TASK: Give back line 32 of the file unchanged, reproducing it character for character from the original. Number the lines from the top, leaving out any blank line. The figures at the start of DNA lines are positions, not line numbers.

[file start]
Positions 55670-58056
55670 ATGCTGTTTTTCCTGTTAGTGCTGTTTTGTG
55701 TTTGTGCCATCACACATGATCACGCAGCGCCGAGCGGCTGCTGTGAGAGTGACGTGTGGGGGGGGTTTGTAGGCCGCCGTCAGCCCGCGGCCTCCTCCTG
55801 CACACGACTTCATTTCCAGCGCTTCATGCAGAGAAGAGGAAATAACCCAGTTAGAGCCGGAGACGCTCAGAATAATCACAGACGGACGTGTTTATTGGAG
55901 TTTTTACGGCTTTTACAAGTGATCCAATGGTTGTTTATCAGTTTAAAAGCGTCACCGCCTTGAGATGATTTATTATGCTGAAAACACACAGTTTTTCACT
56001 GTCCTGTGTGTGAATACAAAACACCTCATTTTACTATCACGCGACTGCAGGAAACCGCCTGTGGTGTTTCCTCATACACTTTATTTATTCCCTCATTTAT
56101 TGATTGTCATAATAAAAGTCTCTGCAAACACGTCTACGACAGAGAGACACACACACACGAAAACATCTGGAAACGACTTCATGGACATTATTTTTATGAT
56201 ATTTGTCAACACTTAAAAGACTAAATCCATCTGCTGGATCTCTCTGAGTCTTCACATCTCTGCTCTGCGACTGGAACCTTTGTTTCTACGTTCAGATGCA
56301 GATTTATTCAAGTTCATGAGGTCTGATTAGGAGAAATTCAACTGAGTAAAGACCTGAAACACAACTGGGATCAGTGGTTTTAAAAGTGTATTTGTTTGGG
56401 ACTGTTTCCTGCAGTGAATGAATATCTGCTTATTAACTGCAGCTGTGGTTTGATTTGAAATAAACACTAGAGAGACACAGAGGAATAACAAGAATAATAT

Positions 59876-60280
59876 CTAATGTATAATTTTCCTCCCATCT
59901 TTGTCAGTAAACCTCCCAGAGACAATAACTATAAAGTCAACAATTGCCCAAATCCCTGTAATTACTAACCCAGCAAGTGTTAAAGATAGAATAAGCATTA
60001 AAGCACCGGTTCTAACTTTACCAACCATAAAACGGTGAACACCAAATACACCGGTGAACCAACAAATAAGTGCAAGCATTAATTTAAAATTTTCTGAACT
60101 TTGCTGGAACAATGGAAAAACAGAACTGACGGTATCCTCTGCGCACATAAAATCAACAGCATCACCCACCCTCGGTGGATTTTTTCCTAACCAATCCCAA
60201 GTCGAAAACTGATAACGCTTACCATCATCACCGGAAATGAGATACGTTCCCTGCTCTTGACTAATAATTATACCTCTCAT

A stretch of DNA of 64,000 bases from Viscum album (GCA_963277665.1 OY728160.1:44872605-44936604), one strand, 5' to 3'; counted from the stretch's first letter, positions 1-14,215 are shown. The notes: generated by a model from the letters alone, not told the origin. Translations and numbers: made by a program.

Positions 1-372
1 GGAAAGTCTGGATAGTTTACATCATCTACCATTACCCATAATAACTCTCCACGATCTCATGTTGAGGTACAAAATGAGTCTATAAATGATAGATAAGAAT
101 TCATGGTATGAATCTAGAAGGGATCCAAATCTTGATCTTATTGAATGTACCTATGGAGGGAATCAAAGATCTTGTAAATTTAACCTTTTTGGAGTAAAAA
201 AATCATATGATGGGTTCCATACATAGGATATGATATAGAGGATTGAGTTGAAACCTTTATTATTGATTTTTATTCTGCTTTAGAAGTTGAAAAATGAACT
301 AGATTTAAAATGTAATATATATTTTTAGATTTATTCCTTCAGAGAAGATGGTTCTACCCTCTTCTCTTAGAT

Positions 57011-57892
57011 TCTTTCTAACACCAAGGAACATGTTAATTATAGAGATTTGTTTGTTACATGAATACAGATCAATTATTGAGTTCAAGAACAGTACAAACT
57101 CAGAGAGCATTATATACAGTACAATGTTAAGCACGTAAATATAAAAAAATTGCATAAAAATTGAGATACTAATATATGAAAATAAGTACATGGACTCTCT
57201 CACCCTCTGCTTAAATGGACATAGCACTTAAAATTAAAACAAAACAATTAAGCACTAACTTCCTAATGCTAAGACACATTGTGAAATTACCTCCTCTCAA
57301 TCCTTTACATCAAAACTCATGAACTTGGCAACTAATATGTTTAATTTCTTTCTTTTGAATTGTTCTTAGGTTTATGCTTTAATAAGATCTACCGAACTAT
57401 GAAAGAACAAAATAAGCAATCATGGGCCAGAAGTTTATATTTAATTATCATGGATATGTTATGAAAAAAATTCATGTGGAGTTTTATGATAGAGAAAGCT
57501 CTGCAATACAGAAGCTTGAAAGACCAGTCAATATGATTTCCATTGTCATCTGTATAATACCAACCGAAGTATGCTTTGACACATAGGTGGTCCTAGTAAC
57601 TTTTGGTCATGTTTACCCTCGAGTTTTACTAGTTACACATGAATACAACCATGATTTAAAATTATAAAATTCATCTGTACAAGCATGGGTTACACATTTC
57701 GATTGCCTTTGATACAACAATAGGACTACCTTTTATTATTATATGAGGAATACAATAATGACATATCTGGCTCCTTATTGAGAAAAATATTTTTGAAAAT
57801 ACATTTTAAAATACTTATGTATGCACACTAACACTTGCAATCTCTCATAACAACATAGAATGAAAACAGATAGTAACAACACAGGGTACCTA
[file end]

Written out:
57801 ACATTTTAAAATACTTATGTATGCACACTAACACTTGCAATCTCTCATAACAACATAGAATGAAAACAGATAGTAACAACACAGGGTACCTA